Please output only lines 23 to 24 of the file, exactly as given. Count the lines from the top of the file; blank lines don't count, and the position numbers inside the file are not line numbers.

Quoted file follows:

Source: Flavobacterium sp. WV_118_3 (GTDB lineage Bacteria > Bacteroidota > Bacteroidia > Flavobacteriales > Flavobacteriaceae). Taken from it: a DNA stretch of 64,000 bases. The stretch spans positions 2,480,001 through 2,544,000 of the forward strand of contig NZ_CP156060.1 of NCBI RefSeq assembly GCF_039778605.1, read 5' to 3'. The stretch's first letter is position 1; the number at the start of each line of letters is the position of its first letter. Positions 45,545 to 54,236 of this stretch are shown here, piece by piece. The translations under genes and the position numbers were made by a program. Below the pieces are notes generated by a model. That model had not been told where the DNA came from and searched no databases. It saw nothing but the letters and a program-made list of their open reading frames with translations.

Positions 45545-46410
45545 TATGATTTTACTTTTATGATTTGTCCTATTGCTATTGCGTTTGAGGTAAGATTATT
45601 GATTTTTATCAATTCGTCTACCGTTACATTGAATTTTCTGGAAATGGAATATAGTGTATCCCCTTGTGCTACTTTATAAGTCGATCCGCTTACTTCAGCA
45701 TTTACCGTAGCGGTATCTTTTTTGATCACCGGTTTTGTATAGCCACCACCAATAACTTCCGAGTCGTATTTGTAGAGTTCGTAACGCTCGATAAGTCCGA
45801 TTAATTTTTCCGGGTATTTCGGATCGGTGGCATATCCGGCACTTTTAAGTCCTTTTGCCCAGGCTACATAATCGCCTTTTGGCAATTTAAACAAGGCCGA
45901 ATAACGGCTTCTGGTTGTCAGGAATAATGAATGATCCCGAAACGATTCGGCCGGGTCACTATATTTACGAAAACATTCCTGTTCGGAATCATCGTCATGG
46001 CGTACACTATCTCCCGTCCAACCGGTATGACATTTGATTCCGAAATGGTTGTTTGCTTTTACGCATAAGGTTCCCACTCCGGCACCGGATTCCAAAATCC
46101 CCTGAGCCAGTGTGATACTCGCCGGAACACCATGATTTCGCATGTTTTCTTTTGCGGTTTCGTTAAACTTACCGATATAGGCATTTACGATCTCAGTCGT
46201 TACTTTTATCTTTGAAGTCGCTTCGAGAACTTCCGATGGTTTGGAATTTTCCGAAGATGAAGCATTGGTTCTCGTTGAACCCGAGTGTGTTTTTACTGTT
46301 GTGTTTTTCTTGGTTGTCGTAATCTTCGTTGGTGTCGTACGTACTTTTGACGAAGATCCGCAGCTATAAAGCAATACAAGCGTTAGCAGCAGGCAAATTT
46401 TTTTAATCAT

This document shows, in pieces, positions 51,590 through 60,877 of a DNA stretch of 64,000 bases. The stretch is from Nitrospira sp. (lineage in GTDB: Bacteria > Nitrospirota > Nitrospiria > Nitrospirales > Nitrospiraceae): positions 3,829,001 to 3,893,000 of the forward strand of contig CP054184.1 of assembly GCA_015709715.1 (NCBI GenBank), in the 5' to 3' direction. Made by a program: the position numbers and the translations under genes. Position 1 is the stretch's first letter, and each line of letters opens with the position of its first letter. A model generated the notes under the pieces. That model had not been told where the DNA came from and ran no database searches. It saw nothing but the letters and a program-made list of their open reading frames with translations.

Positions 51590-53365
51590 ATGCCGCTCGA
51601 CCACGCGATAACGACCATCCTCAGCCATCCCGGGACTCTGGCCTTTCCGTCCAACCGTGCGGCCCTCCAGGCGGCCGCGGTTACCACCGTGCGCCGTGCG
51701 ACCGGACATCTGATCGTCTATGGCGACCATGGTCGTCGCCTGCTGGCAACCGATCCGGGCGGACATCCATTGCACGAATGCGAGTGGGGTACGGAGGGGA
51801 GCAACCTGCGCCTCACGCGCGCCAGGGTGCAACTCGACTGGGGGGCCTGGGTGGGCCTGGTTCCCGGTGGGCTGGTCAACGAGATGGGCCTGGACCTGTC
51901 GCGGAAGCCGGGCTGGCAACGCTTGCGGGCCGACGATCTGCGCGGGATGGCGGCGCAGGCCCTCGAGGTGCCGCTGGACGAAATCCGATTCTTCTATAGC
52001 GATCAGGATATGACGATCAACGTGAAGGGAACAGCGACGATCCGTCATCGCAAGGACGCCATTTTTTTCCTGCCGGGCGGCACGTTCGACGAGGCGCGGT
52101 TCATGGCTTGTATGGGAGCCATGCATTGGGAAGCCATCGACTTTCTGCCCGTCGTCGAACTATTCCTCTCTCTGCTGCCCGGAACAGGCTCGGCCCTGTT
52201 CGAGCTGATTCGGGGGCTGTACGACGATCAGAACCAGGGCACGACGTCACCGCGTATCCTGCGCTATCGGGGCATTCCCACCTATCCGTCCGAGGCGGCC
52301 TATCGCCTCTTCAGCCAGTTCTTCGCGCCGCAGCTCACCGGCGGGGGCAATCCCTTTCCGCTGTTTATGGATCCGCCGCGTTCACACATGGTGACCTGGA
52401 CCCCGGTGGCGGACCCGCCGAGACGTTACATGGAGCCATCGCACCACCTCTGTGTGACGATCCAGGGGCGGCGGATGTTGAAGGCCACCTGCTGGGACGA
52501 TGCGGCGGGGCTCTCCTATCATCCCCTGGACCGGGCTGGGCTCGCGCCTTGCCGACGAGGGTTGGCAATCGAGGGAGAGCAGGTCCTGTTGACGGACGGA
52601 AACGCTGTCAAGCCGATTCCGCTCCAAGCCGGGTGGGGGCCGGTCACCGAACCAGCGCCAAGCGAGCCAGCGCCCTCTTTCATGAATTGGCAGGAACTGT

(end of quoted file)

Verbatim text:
52301 TATCGCCTCTTCAGCCAGTTCTTCGCGCCGCAGCTCACCGGCGGGGGCAATCCCTTTCCGCTGTTTATGGATCCGCCGCGTTCACACATGGTGACCTGGA
52401 CCCCGGTGGCGGACCCGCCGAGACGTTACATGGAGCCATCGCACCACCTCTGTGTGACGATCCAGGGGCGGCGGATGTTGAAGGCCACCTGCTGGGACGA